[2] Bergoldt, K. (2008). Well-being: A Cultural History of Healthy Living. Cambridge: Polity

[3] What one does with this interpretation is a critical (political) decision. I like Foucault’s commitment to “effective history” and the “cutting” of knowledge: “Effective history deprives the self of the reassuring stability of life and nature, and it will not permit itself to be transported by a voiceless obstinacy toward a millennial ending. It will uproot its traditional foundations and relentlessly disrupt its pretended continuity. This is because knowledge is not made for understanding; it is made for cutting’. Foucault, M. (1984). ‘Nietzsche, Genealogy, History’, in: Language, Counter-memory, Practice: Selected Essays and Interviews. Ithaca, New York: Cornell University Press. p. 154.

[4] Eyal, N. (2020). Indistractable. London: Bloomsbury.

[5] Brown, W. (2005). Edgework: Critical Essays on Knowledge and Politics. Princeton: Princeton University Press; Sointu, E. (2005). The Rise of an Ideal: Tracing Changing Discourses of Wellbeing. The Sociological Review, 53(2), 255–274.

[6] Brown, B. J. & Baker, S. (2013). Responsible Citizens: Individuals, Health and Policy under Neoliberalism. London: Anthem Press; Fisher, M. (2019). A theory of public well-being. BMC Public Health, 19(1283); Yearby, R. (2020). Structural Racism and Health Disparities:  Reconfiguring the Social Determinants of Health Framework to Include the Root Cause. The Journal of Law, Medicine & Ethics 48(3),518-526.

More than tools: who is responsible for the social dilemma?

The Social Dilemma has been causing a stir, somewhat ironically, on social media lately. While the film’s topic is timely, and explored with applaudable intentions, its subject matter is mishandled. For all of its values, and all of its flaws, the film’s diagnosis of social media is based on a fundamental misunderstanding of technology. Its recommended path to recovery, as a result, leads to a dead-end. Until we think of technology not as a tool but as a set of relations, we will never truly grasp the problems with which The Social Dilemma is concerned.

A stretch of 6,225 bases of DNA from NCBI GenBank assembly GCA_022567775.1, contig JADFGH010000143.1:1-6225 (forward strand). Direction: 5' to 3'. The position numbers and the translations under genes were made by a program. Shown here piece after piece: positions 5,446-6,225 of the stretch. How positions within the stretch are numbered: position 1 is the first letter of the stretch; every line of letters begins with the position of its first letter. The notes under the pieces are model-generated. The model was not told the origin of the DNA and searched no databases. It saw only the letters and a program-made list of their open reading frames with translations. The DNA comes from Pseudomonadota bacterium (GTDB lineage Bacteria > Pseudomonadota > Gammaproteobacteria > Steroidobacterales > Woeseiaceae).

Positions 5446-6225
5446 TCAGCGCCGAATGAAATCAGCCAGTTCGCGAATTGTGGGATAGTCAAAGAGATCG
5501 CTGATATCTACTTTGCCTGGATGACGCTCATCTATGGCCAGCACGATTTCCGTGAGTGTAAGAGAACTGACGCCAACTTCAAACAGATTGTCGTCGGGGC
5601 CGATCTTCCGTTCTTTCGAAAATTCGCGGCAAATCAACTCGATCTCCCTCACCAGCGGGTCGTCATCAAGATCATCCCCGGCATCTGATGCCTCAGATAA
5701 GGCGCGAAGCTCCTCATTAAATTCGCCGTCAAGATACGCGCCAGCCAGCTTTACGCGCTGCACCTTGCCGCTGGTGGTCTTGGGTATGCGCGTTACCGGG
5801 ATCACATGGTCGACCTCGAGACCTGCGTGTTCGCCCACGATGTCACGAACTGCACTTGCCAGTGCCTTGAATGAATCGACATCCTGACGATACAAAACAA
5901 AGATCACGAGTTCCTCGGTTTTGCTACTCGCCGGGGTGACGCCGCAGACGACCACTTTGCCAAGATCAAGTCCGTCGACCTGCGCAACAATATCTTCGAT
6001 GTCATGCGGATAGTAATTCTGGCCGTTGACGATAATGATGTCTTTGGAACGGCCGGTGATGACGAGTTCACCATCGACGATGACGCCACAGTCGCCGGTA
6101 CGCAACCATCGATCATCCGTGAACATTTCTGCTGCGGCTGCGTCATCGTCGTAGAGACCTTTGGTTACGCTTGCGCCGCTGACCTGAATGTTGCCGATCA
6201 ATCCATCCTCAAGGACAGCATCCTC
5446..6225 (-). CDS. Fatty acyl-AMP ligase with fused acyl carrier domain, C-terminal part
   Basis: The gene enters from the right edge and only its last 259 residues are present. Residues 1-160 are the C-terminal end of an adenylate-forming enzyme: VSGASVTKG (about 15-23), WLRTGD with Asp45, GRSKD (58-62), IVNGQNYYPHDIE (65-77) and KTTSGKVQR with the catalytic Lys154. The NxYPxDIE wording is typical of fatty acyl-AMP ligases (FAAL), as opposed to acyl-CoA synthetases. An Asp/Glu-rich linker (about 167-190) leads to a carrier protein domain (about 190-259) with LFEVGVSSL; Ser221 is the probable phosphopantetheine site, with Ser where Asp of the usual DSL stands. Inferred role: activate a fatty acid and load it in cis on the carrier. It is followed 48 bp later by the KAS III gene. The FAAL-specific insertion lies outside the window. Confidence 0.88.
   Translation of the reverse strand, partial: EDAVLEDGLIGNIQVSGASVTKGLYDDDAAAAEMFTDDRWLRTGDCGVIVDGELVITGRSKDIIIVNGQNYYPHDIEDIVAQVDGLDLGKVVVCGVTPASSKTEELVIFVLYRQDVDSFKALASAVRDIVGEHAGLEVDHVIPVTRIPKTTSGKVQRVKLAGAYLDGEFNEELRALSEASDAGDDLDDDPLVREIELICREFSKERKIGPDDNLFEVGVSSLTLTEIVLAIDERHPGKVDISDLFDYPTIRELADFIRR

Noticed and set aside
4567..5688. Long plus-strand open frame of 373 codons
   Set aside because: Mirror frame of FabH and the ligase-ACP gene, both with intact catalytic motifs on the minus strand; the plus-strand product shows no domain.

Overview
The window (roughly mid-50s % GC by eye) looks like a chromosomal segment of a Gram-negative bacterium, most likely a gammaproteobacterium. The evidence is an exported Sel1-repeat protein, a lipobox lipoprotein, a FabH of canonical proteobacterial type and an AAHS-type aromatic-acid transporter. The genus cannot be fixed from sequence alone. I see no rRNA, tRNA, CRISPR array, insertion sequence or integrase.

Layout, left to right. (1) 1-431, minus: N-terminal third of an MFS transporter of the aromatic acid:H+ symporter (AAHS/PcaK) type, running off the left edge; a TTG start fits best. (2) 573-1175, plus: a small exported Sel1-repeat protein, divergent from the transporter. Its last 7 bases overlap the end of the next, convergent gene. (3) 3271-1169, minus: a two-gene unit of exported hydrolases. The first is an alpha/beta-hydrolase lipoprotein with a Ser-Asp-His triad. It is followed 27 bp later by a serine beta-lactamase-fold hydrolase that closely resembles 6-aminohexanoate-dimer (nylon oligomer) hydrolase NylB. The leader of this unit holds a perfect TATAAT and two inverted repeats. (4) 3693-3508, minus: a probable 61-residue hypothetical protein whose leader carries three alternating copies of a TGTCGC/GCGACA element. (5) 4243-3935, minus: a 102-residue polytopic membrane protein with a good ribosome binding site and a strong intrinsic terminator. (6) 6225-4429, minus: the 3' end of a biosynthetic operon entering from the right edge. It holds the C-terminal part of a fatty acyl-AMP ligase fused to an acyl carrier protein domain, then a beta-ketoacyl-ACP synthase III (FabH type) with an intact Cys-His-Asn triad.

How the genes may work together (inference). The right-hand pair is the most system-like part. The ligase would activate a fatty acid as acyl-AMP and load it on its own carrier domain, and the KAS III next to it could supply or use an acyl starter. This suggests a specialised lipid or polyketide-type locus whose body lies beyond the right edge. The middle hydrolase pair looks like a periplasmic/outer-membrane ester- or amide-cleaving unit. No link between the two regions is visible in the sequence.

Jim Dine, 1973, "No Title"
Jim Dine, 1973, “No Title”

This feature length documentary turns primarily to tech industry insiders, as well as a few computer scientists, economists, and social psychologists, to spell out the dangers, which appear to be many, of our current entwinement with social media platforms today.

Glitzy infographics correlate the advent of social media with increased anxiety, depression, and self-harm in US teenagers – supposedly because platforms so easily allow us to compare ourselves to one another online. Sliding scales represent how the algorithmic filtering of information on social media increases political polarization – by only presenting self-reinforcing information to users, so it goes, social media are damaging to rational deliberation. And, in a rather confusing turn, human actors personify the technological nudges of the social media user interfaces – showing how our actions, and our very thoughts, are shaped by persuasive computer design.

The Social Dilemma argues that social media platforms are designed to manipulate us, capturing our attention for their economic gain. The longer we interact with platforms, the more data we produce, the more accurate a prediction of our behaviours can be established. These user profiles can then be sold individually or as part of demographics to marketers and advertisers wishing to reach specific audiences online.